Inspiring the
next generation of
leaders, thinkers, and
problem solvers

He pai te tirohanga ki nga mahara mo nga raa pahemo engari ka puta te maaramatanga i runga i te titiro whakamua.
It’s fine to have recollections of the past, but wisdom comes from being able to prepare opportunities for the future.

FutureMakers was established to encourage educators, educational organisations and communities to become more future focused.

We need to embrace the understanding that the complex issues confronting our world will likely be solved not by us, but by those we are educating, and to prepare them for this will require a transformation of our current practices, policies and the ideologies that drive these.

The work of FutureMakers begins with three key questions:

  1. What can we learn from the past that will help us understand how we have come to where we are?
  2. What might life and learning be like in the future?
  3. What do we need to be doing now in our schools and communities to prepare for the future?

We work with educators, educational organisations, businesses and government agencies to explore the answers to these questions and to design transformational ways of working to ensure our young people are well equipped to thrive into the future.

We do this through working with educators and community leaders to…

  • Design transformational learning programmes
  • Implement future focused projects
  • Develop strategy and policy to support this

A sustainable future for people and the planet.

We live in a world of uncertainty and change. The planet we share is increasingly stressed as a direct result of the impact of human activity. As a consequence, the generation of young people in our educational organisations today will face far greater challenges than their parents and grandparents. These challenges will require us to find solutions and live in ways we haven’t yet imagined.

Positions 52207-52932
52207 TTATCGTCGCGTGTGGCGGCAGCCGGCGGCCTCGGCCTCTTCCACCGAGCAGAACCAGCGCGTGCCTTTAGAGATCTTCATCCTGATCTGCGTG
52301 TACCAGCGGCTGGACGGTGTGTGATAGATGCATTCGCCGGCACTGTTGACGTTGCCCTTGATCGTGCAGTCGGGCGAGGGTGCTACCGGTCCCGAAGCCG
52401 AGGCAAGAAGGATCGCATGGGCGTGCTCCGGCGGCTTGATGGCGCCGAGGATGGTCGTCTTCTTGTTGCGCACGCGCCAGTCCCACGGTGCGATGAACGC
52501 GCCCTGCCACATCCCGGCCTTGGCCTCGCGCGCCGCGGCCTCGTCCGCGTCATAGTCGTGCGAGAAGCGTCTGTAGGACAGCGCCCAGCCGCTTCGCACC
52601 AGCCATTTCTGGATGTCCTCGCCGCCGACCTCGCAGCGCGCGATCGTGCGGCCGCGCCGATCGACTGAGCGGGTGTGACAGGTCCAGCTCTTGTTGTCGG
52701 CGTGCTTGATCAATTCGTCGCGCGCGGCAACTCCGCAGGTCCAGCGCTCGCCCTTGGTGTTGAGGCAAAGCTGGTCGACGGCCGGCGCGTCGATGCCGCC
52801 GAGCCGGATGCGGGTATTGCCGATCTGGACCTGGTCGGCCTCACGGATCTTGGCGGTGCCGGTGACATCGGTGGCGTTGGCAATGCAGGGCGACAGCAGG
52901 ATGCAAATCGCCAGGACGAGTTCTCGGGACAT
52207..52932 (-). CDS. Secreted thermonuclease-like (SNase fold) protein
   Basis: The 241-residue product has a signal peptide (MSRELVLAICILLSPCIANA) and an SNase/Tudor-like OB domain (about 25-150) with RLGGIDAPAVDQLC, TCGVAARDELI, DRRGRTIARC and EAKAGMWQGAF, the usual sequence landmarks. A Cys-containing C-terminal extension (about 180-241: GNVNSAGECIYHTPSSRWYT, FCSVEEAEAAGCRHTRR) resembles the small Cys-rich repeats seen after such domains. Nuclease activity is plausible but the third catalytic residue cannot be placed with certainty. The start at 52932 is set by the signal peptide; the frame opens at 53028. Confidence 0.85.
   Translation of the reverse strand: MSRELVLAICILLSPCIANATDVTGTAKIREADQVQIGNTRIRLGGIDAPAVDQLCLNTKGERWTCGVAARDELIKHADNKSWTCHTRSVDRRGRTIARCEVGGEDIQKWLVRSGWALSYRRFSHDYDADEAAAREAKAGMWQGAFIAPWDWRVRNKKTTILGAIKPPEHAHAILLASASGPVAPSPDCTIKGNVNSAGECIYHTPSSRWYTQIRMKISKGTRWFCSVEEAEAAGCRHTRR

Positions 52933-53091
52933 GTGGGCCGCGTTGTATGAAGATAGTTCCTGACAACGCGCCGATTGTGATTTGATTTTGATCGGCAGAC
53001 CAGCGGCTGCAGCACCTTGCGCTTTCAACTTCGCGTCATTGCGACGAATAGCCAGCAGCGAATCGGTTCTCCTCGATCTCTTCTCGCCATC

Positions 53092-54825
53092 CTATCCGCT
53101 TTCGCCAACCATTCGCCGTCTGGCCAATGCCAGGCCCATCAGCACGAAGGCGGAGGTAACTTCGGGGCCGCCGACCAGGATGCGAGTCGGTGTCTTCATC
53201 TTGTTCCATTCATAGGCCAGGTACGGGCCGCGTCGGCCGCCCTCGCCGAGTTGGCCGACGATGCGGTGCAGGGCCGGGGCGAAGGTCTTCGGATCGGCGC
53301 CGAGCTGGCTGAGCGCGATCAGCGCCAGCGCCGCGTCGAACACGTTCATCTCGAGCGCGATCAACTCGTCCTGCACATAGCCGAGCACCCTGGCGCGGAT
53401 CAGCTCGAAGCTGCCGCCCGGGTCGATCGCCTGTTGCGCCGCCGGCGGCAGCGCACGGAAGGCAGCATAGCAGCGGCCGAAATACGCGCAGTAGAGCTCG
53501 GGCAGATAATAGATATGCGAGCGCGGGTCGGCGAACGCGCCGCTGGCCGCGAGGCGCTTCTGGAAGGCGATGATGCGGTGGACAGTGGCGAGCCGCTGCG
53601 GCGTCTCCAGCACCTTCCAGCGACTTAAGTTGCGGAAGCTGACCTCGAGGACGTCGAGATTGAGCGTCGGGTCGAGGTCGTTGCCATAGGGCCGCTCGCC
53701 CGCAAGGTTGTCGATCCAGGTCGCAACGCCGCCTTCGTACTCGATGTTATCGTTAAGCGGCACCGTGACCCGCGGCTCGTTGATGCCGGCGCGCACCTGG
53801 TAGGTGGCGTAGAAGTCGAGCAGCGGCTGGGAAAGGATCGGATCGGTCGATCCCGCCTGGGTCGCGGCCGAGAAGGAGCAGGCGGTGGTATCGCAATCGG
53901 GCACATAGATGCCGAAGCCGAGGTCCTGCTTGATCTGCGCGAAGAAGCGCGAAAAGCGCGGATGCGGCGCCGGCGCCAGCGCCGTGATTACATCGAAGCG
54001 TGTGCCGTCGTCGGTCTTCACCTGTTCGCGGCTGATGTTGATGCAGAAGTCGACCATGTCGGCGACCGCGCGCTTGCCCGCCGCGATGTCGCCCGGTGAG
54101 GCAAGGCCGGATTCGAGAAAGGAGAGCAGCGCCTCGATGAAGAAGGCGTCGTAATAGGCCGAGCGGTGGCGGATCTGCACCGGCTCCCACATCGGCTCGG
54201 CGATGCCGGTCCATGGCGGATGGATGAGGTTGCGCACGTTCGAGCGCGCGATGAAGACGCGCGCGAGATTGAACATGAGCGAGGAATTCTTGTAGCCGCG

We believe that educators, and indeed, anyone who is involved in helping with the development of young minds and lives, have a primary responsibility to consider the investment they make in young people as an investment in the future of society and of the planet. As such they are more than simply teachers, facilitators or guides to learning – they are future makers! The future will literally be shaped by the decisions made by the young people we are working with.

He kaihanga ki muri.
(I am a builder of the future.)


from the past

Understanding our histories, and the things that have shaped our lives helps us see how past events have relevance in our life now. It can tell us what decisions worked in particular situations in the past and what didn’t. We can learn about the influence of key thinkers and theorists that have informed our practice as educators and it can help us understand the “why” behind the things we take for granted in our daily practice, for example…

  • why do schools exist?
  • why do we operate the way we do – with classes, age-based structures, timetables etc.?
  • why do we have the curriculum we do?

to the future

While it is impossible to accurately predict the future, we can seek to understand the trends that are impacting our lives at every level. Consider…

    • environmental sustainability?
    • economic influences?
    • breakthroughs in health, transportation, food production etc?
    • cultural diversity?
    • future of work and employment?

We can then ask, “what might life and learning be like in the future?” and then consider what this means for the future of learning, of schools, of teachers and teaching.

This is important so that as educators, we are preparing our young learners for their future – not our past.


in the present

It is the decisions we make and the actions we take in the present that will ultimately determine what our future looks like.

Understanding that the complex issues we face are the result of the impact of human activity can also help us understand that the solutions can be found as a result of human choices and action.

Thus we should be asking “what do we need to be doing now to prepare for the future?” as we consider…

  • the design of our curriculum?
  • the way(s) we assess learning?
  • who owns the learning?
  • the design of learning programmes and the spaces we use for learning?